“I played better at home!”
I hear it at least once a day.
For the most part, it’s true. But why does this happen? Nerves?
One of the things that you learn quickly as a pianist is that not all instruments are the same. Unlike almost all other instrumentalists, pianists have to learn to adapt to a new instrument in every performance. My teacher used to call it an “occupational hazard”.
So when I hear this from my kids, I only have one answer – “Get over it. It’s part of being a pianist.”
The smallest nuances in the key weight, pedal tension and balance of the voicing in the strings are something pianists must learn to adjust to as they play. This reminds me of the story of Keith Jarrett and The Köln Concert
“The concert was organized by 17-year-old Vera Brandes, then Germany’s youngest concert promoter. At Jarrett’s request, Brandes had selected a Bösendorfer 290 Imperial concert grand piano for the performance. However, there was some confusion by the opera house staff and instead they found another Bösendorfer piano backstage – a much smaller baby grand – and, assuming it was the one requested, placed it on the stage. Unfortunately, the error was discovered too late for the correct Bösendorfer to be delivered to the venue in time for the evening’s concert. The piano they had was intended for rehearsals only and was in poor condition and required several hours of tuning and adjusting to make it playable. The instrument was tinny and thin in the upper registers and weak in the bass register, and the pedals did not work properly.” (Wikipedia: The Köln Concert)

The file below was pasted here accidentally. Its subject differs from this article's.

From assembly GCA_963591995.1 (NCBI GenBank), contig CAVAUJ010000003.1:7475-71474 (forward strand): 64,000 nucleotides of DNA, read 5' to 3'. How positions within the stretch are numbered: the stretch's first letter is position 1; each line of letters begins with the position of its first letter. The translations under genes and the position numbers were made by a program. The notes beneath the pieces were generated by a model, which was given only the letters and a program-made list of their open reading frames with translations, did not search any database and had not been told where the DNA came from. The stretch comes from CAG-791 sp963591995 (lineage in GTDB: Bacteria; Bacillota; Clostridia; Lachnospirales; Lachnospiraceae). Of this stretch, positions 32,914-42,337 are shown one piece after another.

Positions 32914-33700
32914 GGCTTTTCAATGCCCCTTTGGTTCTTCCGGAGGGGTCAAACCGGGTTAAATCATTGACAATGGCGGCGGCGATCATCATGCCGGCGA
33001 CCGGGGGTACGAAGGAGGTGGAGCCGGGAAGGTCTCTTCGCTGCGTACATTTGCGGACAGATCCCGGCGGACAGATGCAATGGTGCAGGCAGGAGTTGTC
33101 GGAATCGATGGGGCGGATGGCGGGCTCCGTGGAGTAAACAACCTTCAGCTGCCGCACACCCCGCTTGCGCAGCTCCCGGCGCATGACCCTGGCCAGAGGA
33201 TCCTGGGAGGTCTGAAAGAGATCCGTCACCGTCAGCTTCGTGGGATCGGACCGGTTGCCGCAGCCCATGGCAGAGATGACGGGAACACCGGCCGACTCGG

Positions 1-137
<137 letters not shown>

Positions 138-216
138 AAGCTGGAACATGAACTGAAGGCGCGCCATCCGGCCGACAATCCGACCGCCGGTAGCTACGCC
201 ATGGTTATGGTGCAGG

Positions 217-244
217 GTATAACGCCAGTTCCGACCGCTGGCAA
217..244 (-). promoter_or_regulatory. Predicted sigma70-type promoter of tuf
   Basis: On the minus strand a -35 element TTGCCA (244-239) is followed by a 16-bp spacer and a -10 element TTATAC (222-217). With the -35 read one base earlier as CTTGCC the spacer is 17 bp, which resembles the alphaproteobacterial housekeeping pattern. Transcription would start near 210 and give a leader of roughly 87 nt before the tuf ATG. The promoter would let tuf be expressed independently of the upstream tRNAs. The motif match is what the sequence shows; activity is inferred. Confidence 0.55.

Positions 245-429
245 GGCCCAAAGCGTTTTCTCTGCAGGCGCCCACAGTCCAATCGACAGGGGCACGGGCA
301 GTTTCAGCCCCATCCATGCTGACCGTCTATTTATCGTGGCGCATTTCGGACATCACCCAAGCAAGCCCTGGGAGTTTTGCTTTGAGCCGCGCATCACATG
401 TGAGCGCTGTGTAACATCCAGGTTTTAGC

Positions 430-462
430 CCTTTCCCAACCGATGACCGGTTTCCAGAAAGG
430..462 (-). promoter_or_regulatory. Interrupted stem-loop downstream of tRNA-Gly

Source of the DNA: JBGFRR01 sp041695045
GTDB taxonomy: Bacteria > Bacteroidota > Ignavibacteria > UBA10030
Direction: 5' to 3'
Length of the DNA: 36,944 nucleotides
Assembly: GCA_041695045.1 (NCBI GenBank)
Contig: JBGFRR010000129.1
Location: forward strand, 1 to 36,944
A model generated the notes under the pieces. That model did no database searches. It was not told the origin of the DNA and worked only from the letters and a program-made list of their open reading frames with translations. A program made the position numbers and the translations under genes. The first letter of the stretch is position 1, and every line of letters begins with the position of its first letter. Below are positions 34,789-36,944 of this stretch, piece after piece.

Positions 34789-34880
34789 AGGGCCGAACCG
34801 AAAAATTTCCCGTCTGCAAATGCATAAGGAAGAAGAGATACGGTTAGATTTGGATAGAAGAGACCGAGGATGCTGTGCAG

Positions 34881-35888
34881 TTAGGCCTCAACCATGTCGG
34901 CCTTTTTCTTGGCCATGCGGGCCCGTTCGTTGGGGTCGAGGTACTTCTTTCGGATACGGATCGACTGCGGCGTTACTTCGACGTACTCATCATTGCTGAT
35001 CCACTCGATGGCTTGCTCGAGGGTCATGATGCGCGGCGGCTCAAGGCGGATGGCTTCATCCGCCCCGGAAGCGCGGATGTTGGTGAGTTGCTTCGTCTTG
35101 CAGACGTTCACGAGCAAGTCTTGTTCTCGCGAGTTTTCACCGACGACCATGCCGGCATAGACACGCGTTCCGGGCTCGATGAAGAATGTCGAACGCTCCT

Keith agreed to play after debating the situation and he decided to adjust his approach for the performance. He played “ostinatos and rolling left-hand rhythmic figures…to give the effect of stronger bass notes, and concentrated his playing in the middle portion of the keyboard.” (Wikipedia: The Köln Concert)
So what happened?
He turned an uncomfortable piano into the greatest selling jazz recording of all time and arguably the greatest piano recording of all time. That’s what great musicians do, don’t let your kids do the opposite.